Countdown To Opening Day …

It’s Friday, Carlos Martinez was perfect in his two innings during the Cardinals first spring game yesterday and we’re now one day closer to baseball that counts.

Yes, it’s now just Mark Mulder days until the Cards opener on April 5.

Mark Mulder

Yes, Mark Mulder — because I still have his No. 30 Cardinals jersey gathering dust in my closet. (Thanks again, Jim, for the gift!)

Way back in the early 2000s, I watched the Oakland A’s regularly in addition to watching the Cardinals. Then, as now, I loved watching great pitching and the A’s “big three” of Mulder, Tim Hudson and Barry Zito definitely fit that definition. (Why aren’t they mentioned as a big part of that “Moneyball” era A’s success?) And, being female, sure, it was more entertaining to watch Mulder. If you need more explanation on that, here you go. (Seriously, click and watch.) Having watched Mulder’s terrible second half of 2004, I was not thrilled when he was traded to the Cardinals that December. Ah, well. The past is past. Plus he did have one memorable (in a positive way) Cards start — the 10-inning shutout, five-hit shutout over the Astros on April 23, 2005.

Sure, there is a more recent Cardinal to wear No. 30 who would be a fitting and obvious tribute on this day, and he certainly had some terrific accomplishments. But, really, who would you rather look at this morning?

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Just 30 more days!

 

Catching Up With The Cardinals: Happy Retirement, Jake Westbrook

Quick, who was the winning pitcher for the Cardinals in Game Six of the 2011 World Series?

Jake-WestbrookYes, it was Jake Westbrook.

And just like the other sometimes forgotten hero of that game, Westbrook too has now retired. He leaves with a 105-103 career record and 4.32 ERA, with his numbers during his four seasons as a Cardinal pretty similar: 36-32 with a 4.27 ERA.

Yet he did have some highlights as a Card.

Happy retirement, Jake!

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Cardinals Throwback Thursday: Mark Mulder’s 10-Inning Shutout

In case you haven’t heard, Mark Mulder could be joining That Guy Who Used to Play First Base and David Freese in Anaheim this season. Mulder signed a minor league contract with the Angels as he attempts to return to the majors.

capt.989e77d27a48436d88daa5bbc7b3c83fNow, chances are when you think of Mark Mulder’s career with the Cardinals, you’re some combination of disappointed or angry since Walt Jocketty traded Danny Haren, Kiko Calero and Daric Barton to obtain him on Dec. 18, 2004. Mulder’s four-year career as a Cardinal only included 55 appearances due to shoulder injuries that forced him into retirement after the 2008 season. And you don’t even want to look up the numbers for his very limited 2007 and 2008 seasons — some things are best left in the past.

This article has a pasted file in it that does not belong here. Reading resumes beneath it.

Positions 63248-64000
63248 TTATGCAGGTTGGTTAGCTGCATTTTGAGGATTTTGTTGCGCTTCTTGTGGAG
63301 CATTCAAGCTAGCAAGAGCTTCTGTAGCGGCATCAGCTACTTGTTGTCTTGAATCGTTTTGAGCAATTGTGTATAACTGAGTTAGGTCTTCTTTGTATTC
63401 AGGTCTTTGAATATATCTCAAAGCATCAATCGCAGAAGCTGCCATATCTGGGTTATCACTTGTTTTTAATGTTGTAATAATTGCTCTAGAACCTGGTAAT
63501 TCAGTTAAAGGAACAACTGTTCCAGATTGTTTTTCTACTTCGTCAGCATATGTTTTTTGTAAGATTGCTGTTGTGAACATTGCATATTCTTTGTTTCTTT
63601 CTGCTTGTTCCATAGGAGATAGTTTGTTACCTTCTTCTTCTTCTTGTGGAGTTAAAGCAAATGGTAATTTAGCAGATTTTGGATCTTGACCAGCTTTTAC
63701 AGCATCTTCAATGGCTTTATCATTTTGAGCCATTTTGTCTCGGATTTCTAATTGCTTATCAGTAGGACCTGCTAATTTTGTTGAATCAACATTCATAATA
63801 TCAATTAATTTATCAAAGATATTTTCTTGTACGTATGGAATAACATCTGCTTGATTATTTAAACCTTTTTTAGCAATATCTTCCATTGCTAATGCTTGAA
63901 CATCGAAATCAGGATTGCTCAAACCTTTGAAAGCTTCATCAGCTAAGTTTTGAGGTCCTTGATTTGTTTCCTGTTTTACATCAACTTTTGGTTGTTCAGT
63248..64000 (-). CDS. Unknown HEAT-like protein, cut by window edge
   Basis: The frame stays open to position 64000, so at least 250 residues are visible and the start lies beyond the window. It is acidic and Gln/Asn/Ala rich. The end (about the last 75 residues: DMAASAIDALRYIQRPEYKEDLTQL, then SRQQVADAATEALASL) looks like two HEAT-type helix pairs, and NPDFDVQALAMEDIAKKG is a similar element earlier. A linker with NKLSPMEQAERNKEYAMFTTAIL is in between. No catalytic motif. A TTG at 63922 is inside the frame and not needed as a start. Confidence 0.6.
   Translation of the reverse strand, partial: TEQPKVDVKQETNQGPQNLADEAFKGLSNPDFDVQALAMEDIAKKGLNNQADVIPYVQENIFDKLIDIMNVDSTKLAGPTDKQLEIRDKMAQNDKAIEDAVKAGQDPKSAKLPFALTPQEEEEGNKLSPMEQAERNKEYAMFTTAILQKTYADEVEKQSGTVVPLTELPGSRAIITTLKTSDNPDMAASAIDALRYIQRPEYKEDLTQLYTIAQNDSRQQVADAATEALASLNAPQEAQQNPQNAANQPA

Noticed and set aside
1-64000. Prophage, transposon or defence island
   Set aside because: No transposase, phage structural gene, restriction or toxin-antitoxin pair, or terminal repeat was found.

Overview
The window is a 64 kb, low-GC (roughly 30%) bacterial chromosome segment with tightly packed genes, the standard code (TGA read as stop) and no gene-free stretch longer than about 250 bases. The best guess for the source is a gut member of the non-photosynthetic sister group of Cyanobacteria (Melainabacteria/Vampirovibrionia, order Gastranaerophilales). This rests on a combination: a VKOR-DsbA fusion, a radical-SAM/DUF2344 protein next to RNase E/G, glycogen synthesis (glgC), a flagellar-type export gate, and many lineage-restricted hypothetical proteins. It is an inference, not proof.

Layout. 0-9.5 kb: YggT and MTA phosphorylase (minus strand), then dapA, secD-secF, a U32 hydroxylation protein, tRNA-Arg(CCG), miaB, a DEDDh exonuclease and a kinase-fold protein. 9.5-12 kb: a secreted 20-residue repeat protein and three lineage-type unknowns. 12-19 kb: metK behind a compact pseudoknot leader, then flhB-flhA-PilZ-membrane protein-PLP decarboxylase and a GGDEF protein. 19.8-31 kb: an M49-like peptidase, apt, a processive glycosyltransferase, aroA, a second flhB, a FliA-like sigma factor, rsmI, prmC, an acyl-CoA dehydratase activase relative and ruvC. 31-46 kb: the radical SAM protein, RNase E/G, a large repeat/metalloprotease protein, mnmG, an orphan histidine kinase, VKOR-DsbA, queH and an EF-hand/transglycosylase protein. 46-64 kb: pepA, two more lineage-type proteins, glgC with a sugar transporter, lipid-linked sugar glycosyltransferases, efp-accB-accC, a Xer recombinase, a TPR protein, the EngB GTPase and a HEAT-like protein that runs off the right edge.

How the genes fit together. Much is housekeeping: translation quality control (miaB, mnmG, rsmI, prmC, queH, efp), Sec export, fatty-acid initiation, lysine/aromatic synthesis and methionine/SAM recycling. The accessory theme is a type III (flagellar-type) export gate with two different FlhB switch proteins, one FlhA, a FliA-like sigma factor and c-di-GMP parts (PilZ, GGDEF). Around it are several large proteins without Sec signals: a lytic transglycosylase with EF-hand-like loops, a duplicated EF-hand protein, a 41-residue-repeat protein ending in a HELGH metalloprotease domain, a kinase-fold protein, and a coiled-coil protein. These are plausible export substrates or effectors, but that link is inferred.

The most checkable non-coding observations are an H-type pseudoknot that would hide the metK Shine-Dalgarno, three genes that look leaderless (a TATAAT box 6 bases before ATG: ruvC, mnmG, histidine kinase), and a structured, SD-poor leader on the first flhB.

However, Mulder’s first season as a Card in 2005 was very good — he was 16-8 with a 3.64 ERA in 32 starts. The best of those was on April 23, just his fourth start as a Cardinal, when he threw a 10-inning, 101-pitch, five-hit shutout as St. Louis beat the Houston Astros 1-0.

Roger Clemens started for the Astros and lasted seven obviously scoreless innings. The winning run scored when Larry Walker drove in Reggie Sanders, who’d singled to start the inning and advanced to second on a groundout by (who else but) David Eckstein.

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Which Three Years Were Better: 2004-2006 or 2011-2013?

The past 10 seasons are an extraordinarily rich time in St. Louis Cardinals history, as we all know. Seven trips to the postseason, six times in the National League Championship Series, five National League Central titles,  four World Series appearances resulting in two World Championships — obviously a glorious time to be a Cardinals fan.

Yet also two very distinct ways to that success, with the Tony La Russa/Walt Jocketty era reaching its pinnacle in 2004 with its reliance more on veteran acquisitions to make an impact and now the John Mozeliak/Mike Matheny way that’s blossoming with talent developed from within. Which has me wondering: of these past seasons, which three-year stretch was better: 2004-2006 or 2011-2013?

Here’s a refresher on these two championship stretches.

2004-2006

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Record: 105-57 (best in MLB), finished first in NL Central.

Postseason: Won NLDS 3 games to 1 over Dodgers; won NLCS 4 games to 3 over Astros; lost World Series in sweep by Red Sox.

Top hitters: The MV3 — Albert Pujols .331/.415/.657 with 46 home runs and 123 RBI, WAR of 8.4; Scott Rolen .314/.409/.598 with 34 homers and 124 RBI, WAR of 9.1; Jim Edmonds .301/.418/.643 with 42 homers and 111, WAR of 7.1. Also, Tony Womack hit .307 and had 26 stolen bases. Edgar Renteria hit .287 with 72 RBI and 17 stolen bases.

Team batting average: .278, first in NL.

Team OPS: .804, also first in the NL.

Top starting pitchers: Chris Carpenter, 15-5, 3.46 ERA; Jason Marquis, 15-7, 3.71 ERA; Jeff Suppan, 16-9, 4.16 ERA.

Saves leader: Jason Isringhausen, 47.

Team ERA: 3.75, second in NL (Braves first at 3.74)

Postseason moment to remember: Jim Edmonds 12th inning walk-off home run in Game Six of the NLCS.

Award recognition: The MV3 finished third (Pujols), fourth (Rolen) and fifth (Edmonds) in NL MVP voting. Tony La Russa was second in the NL Manager of the Year race.

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